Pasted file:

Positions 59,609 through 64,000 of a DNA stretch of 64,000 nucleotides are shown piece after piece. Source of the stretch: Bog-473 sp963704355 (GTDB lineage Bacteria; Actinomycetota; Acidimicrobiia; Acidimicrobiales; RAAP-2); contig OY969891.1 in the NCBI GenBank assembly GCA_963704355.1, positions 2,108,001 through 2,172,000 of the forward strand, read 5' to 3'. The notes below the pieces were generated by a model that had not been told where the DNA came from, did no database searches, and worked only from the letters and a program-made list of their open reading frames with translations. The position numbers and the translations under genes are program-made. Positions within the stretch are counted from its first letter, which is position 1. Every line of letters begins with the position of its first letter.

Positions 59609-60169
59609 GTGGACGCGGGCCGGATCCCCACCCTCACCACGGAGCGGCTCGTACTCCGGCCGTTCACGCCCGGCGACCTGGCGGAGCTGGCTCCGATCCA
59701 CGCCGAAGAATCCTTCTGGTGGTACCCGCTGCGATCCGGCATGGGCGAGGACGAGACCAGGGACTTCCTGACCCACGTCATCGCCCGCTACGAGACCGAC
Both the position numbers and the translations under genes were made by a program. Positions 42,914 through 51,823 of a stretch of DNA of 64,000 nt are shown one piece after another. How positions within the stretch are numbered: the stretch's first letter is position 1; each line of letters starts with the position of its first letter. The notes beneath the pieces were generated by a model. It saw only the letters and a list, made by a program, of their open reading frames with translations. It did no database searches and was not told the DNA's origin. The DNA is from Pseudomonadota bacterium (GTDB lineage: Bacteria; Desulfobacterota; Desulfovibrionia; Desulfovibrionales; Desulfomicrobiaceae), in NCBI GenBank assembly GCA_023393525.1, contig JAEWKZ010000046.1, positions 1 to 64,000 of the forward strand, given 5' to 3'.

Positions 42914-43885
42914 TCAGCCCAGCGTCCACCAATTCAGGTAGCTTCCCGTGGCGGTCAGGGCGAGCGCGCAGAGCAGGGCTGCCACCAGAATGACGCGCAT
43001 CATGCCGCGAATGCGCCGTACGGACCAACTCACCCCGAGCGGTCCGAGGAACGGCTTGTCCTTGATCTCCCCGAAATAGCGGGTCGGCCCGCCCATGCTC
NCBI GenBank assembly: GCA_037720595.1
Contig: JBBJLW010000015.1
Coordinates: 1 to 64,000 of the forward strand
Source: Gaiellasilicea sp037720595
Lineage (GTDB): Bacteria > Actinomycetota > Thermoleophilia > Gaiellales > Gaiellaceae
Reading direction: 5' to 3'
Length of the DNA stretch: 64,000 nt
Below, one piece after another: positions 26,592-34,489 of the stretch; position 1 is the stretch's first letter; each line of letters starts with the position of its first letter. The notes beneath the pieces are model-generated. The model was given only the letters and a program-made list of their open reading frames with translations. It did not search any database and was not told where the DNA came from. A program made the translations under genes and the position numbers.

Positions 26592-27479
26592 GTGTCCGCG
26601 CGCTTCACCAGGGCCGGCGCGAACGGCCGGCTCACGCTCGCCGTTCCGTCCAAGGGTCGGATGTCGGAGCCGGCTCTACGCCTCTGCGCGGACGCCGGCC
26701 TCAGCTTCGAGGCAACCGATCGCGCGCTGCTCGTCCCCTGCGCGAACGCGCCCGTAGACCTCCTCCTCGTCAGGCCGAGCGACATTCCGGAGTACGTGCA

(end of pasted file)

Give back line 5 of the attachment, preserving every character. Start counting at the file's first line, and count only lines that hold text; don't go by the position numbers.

Both the position numbers and the translations under genes were made by a program. Positions 42,914 through 51,823 of a stretch of DNA of 64,000 nt are shown one piece after another. How positions within the stretch are numbered: the stretch's first letter is position 1; each line of letters starts with the position of its first letter. The notes beneath the pieces were generated by a model. It saw only the letters and a list, made by a program, of their open reading frames with translations. It did no database searches and was not told the DNA's origin. The DNA is from Pseudomonadota bacterium (GTDB lineage: Bacteria; Desulfobacterota; Desulfovibrionia; Desulfovibrionales; Desulfomicrobiaceae), in NCBI GenBank assembly GCA_023393525.1, contig JAEWKZ010000046.1, positions 1 to 64,000 of the forward strand, given 5' to 3'.